"By the term Renaissance, or new birth, is indicated a natural movement, not to be explained by this or that characteristic, but to be accepted as an effort of humanity for which at length the time had come, and in the onward progress of which we still participate. The history of the Renaissance is not the history of arts, or of sciences, or of literature, or even of nations. It is no mere political mutation, no new fashion of art, no restoration of classical standards of tast£. The arts and the inventions, the knowledge and the books, which suddenly became vital at the time of the Renaissance, had long lain neglected on the shores of the Dead Sea of the Middle Ages. It was not their discovery which caused the Renaissance. It was the intellectual energy, the spontaneous outburst of intelligence, which enabled mankind at that moment to make use of them."

Broadly speaking, the Renaissance had three distinct styles: The tre-cento, quatro-cento, and cinque-cento. The first was developed between the years 1300 and 1400 and its influence was confined to architecture and sculpture. Giotto, Arnolfo di Cambia, Andrea Taffi Orcagna, and Nicolo Pisano were its chief exponents. The quatro-cento belonged to the fifteenth century and was a more classic style than its predecessors. The work of Luca della Robbia, of Donatello and Ghiberti, and of Filippo Brunelleschi are magnificent examples of the second division. The cinque-cento was the culmination of the art of the Renaissance and is associated with the mighty names of da Yinci, Raphael, and Michaelangelo. The former styles were but preparation for the architecture, sculpture, painting, and decorative arts of the sixteenth century. Under the patronage of the popes and the powerful Medici family, pictures were painted, statues carved, tapestries woven, metals wrought, in a manner that the world had never seen before.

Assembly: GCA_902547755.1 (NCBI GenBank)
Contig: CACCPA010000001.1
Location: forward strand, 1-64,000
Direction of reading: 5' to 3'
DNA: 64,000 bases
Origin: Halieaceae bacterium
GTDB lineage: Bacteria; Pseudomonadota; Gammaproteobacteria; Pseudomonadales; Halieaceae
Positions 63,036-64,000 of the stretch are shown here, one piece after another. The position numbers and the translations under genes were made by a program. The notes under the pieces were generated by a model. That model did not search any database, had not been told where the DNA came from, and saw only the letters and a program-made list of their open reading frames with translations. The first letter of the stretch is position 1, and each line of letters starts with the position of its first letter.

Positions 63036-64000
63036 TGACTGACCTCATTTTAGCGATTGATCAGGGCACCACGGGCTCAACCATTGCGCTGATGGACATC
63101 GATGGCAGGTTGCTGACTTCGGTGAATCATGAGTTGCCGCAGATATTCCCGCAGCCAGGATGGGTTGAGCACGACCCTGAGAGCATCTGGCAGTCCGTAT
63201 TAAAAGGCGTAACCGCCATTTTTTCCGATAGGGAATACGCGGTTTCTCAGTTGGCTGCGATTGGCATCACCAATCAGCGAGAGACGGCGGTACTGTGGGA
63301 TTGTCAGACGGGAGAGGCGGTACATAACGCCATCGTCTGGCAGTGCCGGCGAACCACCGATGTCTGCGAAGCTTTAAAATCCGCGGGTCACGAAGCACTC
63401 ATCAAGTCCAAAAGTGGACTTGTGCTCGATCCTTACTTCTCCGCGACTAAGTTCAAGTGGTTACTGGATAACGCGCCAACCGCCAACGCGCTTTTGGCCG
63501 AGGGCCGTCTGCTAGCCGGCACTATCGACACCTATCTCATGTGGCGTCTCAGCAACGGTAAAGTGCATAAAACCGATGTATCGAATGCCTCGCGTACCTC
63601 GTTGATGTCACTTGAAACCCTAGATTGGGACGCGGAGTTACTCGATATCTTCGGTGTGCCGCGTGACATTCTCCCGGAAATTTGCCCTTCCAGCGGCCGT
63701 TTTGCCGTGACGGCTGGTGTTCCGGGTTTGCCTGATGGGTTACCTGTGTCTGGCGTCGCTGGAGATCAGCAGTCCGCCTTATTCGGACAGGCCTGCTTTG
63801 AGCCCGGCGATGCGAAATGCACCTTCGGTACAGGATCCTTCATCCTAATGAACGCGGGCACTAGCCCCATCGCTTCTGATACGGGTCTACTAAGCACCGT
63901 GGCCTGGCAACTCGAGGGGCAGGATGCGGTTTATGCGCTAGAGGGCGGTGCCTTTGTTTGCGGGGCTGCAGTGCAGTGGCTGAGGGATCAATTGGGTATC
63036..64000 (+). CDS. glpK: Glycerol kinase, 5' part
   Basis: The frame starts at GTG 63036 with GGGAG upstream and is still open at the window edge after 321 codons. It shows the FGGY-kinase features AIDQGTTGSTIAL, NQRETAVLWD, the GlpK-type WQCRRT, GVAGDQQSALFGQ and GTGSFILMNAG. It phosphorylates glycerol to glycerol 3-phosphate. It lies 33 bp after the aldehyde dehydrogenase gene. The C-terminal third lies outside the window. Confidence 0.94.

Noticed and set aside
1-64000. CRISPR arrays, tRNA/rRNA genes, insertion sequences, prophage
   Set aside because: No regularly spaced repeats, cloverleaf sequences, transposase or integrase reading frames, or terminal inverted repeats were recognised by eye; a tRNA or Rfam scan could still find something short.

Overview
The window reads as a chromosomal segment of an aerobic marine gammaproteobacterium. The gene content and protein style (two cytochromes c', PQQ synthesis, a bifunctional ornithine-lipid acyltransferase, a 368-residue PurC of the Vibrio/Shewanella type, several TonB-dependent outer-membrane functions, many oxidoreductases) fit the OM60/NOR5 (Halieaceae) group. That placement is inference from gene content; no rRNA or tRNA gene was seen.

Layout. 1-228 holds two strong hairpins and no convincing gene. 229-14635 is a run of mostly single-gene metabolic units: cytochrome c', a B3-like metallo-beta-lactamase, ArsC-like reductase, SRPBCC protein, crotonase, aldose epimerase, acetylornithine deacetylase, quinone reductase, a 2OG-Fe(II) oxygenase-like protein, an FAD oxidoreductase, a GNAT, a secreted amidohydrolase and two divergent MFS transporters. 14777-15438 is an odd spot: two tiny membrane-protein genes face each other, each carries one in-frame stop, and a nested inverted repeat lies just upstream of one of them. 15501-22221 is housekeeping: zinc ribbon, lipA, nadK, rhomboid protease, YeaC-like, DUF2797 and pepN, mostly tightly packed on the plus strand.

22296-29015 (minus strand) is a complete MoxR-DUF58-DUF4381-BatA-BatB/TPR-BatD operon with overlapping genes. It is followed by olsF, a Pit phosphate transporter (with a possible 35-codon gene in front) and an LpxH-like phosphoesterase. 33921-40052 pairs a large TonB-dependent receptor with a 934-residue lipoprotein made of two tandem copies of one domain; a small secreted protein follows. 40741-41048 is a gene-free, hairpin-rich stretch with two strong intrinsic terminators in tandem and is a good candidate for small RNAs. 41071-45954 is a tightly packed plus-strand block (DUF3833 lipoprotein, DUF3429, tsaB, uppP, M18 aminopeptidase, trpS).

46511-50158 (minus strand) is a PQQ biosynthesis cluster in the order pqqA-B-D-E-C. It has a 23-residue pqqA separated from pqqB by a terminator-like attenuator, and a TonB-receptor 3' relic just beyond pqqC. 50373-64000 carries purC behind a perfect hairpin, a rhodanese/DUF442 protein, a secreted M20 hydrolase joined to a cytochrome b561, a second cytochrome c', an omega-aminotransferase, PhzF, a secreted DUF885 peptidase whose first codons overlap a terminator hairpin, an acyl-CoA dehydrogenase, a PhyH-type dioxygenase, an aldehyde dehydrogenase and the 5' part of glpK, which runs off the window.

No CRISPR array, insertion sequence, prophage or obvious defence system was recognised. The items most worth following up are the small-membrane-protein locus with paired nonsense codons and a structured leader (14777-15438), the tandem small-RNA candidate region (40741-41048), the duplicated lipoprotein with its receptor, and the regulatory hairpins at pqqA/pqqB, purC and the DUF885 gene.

sixteenth-century chest of drawers, lucca